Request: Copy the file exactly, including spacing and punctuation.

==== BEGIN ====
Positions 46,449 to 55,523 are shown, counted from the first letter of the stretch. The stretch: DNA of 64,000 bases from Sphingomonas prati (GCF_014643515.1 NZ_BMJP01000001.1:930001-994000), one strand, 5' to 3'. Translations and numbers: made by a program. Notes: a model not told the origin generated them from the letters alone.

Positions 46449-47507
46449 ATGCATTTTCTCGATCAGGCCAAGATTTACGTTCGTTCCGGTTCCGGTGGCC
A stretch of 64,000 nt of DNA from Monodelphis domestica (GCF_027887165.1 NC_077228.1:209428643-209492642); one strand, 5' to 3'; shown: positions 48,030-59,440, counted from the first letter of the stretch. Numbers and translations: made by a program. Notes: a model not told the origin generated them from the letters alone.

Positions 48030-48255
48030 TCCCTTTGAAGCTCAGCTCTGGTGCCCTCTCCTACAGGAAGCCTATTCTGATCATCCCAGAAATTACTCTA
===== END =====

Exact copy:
Positions 46,449 to 55,523 are shown, counted from the first letter of the stretch. The stretch: DNA of 64,000 bases from Sphingomonas prati (GCF_014643515.1 NZ_BMJP01000001.1:930001-994000), one strand, 5' to 3'. Translations and numbers: made by a program. Notes: a model not told the origin generated them from the letters alone.

Positions 46449-47507
46449 ATGCATTTTCTCGATCAGGCCAAGATTTACGTTCGTTCCGGTTCCGGTGGCC
A stretch of 64,000 nt of DNA from Monodelphis domestica (GCF_027887165.1 NC_077228.1:209428643-209492642); one strand, 5' to 3'; shown: positions 48,030-59,440, counted from the first letter of the stretch. Numbers and translations: made by a program. Notes: a model not told the origin generated them from the letters alone.

Positions 48030-48255
48030 TCCCTTTGAAGCTCAGCTCTGGTGCCCTCTCCTACAGGAAGCCTATTCTGATCATCCCAGAAATTACTCTA